A customer recently hired us to develop an iCal export for the Dokeos agenda tool. I first thought it would be a quickie, but analysing the related iCal RFC, I must say it suddendly looks much more impressive.
Looking around a bit, I realised that
- PEAR and PECL don’t offer any class that allow for full iCal manipulation
- WebCalendar had a crappy code structure (nothing making it practical to integrate into Dokeos for simple import/export functionalities)
- phpicalendar didn’t offer an export feature (just reading and parsing)
- iCalcreator is a one class package that allows for iCal, vCal, vEvent, vAlarm, … import *and* export, making it ideal to include into Dokeos
Once the iCalcreator class has been included, the remaining work consists of
- creating a script that exports a given event, using the class
- adding a link to each event
These three icons, located next to any calendar event, represent the three privacy levels “Confidential”,”Private” and “Public” you can get with iCal (but that you don’t have in Dokeos). Clicking one of the icons should prompt you for an iCal file download.
I guess it’s not even worth mentioning I’m not very good at graphical design…
That’s it, you can officially download the videoconference tool, in its second version, from the Dokeos website’s download page
The interface is available in French, English, Spanish and German (and possibly others if you know where to download the translation files).
This tool is embedded into Dokeos, so you can’t (easily) use it without a Dokeos 1.8.4 install.
During the 3 coming days, I will be developing a feature for Dokeos that allows a Dokeos administrator to add data to users’ profiles. For example, you will be able to add an age (or better, a date of birth), a sex, a mother tongue, etc. Whatever you want, basically.
Once these fields are setup and filled, you will be able to limit the statistic results to only a subset of users (i.e. the ones between 20 and 40 years old, with Spanish as a mother tongue) and restrict the entrance to tests based on these criterias.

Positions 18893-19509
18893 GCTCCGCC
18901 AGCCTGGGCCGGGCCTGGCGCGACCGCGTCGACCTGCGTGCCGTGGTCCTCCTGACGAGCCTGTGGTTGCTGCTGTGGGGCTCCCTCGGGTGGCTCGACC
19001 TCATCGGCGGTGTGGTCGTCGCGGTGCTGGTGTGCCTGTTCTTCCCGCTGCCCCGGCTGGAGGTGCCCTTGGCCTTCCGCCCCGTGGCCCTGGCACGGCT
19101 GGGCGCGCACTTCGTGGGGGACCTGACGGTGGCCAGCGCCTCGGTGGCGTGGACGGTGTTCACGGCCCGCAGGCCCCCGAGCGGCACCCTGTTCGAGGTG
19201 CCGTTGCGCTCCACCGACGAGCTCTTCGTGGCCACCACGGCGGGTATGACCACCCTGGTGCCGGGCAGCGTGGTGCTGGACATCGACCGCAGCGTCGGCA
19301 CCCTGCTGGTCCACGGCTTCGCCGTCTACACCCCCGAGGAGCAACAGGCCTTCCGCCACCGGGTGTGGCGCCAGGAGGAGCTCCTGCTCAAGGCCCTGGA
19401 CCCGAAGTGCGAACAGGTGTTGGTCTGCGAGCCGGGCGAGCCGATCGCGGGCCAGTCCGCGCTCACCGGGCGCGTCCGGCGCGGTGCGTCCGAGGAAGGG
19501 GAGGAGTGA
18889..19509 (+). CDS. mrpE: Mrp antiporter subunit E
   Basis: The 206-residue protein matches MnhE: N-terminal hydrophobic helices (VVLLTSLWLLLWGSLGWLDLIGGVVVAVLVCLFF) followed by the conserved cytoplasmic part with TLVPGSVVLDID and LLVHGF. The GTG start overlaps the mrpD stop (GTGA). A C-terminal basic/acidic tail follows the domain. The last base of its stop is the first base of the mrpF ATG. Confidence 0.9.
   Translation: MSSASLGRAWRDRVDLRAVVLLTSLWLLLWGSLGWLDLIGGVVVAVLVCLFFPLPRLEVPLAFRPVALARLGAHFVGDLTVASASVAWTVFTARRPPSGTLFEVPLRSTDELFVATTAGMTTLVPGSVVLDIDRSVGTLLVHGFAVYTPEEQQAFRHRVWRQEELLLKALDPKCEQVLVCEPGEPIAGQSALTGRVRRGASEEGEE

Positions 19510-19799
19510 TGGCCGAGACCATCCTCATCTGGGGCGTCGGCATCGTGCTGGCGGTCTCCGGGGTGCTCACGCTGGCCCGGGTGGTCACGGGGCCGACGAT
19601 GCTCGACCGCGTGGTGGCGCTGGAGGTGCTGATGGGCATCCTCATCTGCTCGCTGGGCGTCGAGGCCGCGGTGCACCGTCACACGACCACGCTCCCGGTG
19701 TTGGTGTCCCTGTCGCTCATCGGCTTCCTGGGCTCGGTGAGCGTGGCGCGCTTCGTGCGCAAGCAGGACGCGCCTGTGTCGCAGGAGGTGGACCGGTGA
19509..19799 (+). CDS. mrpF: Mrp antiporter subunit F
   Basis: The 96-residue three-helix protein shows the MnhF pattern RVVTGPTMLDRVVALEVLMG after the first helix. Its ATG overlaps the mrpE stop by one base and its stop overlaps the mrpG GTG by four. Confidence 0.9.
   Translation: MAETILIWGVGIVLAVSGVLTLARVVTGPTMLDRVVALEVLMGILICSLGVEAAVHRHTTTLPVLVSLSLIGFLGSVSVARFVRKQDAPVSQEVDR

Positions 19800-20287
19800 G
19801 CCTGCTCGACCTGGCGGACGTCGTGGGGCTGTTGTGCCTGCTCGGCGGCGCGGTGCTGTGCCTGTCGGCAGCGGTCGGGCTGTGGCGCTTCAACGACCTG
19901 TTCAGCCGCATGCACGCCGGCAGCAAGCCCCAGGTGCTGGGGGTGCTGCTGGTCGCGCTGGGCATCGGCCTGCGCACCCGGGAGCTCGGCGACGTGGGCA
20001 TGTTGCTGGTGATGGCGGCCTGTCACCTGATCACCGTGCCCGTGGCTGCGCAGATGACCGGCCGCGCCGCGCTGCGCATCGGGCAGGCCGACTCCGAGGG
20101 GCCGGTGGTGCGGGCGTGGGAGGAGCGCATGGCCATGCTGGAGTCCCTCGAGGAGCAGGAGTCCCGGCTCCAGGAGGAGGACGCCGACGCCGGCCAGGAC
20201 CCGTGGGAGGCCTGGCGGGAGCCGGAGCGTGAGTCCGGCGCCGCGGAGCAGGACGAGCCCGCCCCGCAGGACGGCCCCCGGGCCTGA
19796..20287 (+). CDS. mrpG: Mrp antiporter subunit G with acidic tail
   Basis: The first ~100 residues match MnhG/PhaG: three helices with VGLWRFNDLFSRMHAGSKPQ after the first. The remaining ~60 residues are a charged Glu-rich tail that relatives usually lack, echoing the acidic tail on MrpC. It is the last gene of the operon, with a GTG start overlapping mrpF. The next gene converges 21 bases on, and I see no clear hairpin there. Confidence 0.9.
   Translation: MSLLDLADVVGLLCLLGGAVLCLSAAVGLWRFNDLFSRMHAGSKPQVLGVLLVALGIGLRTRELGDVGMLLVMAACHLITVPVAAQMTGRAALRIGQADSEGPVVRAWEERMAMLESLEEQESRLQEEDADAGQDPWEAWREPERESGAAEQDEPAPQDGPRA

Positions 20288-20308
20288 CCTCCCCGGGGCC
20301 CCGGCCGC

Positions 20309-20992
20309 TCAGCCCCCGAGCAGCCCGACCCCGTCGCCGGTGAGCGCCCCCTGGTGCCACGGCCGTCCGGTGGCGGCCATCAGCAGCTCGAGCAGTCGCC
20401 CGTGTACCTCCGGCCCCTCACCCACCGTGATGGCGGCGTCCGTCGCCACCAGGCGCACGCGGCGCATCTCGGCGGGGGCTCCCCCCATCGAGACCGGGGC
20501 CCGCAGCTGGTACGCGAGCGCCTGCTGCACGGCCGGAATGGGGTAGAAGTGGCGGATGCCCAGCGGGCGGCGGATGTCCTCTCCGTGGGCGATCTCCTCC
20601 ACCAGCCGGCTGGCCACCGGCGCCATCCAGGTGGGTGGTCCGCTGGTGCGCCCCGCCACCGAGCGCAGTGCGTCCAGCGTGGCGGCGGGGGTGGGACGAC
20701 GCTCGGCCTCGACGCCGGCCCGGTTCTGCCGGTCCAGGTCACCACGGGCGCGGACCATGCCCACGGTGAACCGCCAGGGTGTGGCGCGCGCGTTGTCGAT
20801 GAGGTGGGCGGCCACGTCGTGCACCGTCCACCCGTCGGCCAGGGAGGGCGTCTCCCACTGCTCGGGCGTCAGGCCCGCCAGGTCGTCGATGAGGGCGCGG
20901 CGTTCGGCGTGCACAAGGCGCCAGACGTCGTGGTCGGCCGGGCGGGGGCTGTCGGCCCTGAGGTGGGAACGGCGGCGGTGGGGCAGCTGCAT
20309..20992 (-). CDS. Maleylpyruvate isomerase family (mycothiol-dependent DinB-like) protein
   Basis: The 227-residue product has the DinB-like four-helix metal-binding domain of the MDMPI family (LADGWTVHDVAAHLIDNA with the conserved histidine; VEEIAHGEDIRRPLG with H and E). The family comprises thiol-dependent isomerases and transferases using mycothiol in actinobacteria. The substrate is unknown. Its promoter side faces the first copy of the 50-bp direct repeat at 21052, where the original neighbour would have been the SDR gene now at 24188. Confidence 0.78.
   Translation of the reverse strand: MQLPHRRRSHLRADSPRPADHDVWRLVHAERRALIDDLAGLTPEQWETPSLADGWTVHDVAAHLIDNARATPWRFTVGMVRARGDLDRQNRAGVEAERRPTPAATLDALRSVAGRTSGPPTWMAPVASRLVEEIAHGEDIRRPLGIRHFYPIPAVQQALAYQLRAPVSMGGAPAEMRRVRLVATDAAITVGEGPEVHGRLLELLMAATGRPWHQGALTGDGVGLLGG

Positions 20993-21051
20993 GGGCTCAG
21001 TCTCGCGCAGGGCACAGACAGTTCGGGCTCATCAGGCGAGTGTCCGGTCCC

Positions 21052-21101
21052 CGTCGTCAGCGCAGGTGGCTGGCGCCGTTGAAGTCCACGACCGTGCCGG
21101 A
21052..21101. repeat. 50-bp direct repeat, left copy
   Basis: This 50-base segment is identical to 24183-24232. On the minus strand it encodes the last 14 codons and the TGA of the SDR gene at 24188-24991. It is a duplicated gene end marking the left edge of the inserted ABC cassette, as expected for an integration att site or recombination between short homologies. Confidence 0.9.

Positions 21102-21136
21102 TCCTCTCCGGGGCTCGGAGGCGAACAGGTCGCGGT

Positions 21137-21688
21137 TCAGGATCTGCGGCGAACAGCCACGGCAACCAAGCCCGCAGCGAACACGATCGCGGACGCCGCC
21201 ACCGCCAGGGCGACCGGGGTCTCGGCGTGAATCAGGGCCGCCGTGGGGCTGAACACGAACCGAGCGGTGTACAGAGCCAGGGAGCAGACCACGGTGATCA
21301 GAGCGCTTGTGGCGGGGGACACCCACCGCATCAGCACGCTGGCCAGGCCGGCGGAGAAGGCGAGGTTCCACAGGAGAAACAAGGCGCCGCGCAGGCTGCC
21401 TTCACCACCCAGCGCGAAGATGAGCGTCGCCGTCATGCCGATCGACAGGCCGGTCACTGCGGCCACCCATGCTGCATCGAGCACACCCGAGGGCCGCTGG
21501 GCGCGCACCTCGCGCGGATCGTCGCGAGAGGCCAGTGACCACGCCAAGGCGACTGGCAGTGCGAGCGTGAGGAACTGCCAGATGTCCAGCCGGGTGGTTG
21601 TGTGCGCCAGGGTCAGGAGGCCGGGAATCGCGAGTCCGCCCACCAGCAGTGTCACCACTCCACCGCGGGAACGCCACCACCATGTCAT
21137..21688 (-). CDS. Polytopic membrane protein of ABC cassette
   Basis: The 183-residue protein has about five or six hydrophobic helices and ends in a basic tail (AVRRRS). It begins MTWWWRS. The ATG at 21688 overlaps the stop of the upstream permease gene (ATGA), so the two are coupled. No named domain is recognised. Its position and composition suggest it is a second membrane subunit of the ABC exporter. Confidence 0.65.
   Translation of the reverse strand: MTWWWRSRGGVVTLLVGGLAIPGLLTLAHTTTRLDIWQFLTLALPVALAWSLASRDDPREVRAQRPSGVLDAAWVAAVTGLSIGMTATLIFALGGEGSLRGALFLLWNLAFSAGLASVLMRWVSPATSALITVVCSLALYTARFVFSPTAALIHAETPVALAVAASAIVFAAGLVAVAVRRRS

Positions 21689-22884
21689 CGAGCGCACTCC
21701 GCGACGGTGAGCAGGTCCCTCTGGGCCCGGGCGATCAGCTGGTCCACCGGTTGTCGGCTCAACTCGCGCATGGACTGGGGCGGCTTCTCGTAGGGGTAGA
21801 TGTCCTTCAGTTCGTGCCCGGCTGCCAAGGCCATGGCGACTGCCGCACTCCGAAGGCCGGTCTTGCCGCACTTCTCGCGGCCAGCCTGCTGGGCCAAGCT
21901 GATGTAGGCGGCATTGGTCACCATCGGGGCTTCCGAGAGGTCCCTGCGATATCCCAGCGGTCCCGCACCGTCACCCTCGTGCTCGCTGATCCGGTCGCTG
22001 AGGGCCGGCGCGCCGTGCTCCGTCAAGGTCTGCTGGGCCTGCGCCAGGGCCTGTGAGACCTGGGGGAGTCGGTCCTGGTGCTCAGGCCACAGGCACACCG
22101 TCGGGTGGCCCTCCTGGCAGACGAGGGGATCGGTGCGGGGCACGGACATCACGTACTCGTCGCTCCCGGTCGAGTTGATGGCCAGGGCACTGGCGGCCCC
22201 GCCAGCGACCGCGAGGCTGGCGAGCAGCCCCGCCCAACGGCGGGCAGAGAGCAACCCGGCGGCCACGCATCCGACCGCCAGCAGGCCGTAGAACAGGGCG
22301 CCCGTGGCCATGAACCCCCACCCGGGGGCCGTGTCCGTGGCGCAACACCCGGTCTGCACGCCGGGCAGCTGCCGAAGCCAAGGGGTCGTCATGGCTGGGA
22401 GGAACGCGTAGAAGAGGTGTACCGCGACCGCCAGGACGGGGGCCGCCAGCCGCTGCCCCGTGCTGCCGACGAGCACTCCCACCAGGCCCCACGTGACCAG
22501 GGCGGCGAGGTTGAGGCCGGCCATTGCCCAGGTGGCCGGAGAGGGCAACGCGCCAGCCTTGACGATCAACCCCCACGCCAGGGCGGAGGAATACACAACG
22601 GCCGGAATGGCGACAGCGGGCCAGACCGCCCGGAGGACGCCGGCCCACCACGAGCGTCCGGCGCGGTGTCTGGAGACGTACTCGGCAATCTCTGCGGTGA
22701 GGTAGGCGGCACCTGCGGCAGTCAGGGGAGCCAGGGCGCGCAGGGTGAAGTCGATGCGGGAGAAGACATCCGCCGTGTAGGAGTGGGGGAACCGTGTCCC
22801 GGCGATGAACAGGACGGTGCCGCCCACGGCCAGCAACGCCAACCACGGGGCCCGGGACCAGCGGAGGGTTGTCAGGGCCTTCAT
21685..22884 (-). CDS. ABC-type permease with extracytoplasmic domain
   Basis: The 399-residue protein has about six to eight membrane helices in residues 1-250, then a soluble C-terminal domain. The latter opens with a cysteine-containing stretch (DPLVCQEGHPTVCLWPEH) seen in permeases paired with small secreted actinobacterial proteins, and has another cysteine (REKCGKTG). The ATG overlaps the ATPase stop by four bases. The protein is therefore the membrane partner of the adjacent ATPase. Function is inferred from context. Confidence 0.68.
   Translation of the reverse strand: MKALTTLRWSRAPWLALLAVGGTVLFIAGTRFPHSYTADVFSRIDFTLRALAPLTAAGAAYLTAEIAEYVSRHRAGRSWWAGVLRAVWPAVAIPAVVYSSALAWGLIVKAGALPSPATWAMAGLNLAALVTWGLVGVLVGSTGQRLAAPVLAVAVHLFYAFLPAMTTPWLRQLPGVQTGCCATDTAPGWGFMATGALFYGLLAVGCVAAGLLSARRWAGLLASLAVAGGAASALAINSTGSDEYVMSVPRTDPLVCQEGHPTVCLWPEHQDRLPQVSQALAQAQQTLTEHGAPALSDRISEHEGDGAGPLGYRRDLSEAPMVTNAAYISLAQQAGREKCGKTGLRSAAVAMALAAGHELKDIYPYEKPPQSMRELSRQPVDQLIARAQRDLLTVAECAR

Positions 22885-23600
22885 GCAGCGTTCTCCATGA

This will be achieved by adding a set of 3 tables to the main database: user_data, user_data_field, and user_data_field_values.
- user_data will contain the data itself (a key pointing to the user, a key pointing to the field in user_data_fields)
- user_data_field will contain the fields description (name of field, type of data it contains, etc)
- user_data_field_values will contain the values for the fields that offer a choice of predefined values, and a pointer to the user_data_field table
We expect the first integration to be functional in Dokeos 1.8.5, although maybe not as well documented as we would like (otherwise we’ll never release Dokeos 1.8.5).
This goes right in the line of developments to increase the help-HR capabilities of Dokeos.
This week-end, in an unprecedented funny mood swing, SourceForge decided to make all passwords expired, which means that if you try to commit something to your SVN (and I guess CVS) repository, you will be asked for your password, which will then be refused without much of an explanation in SVN itself.
You have to log on to http://www.sourceforge.net and change your password there. Only then will you be able to update SVN. Oh, and you have to wait for about 10 minutes in some cases for the change to take place.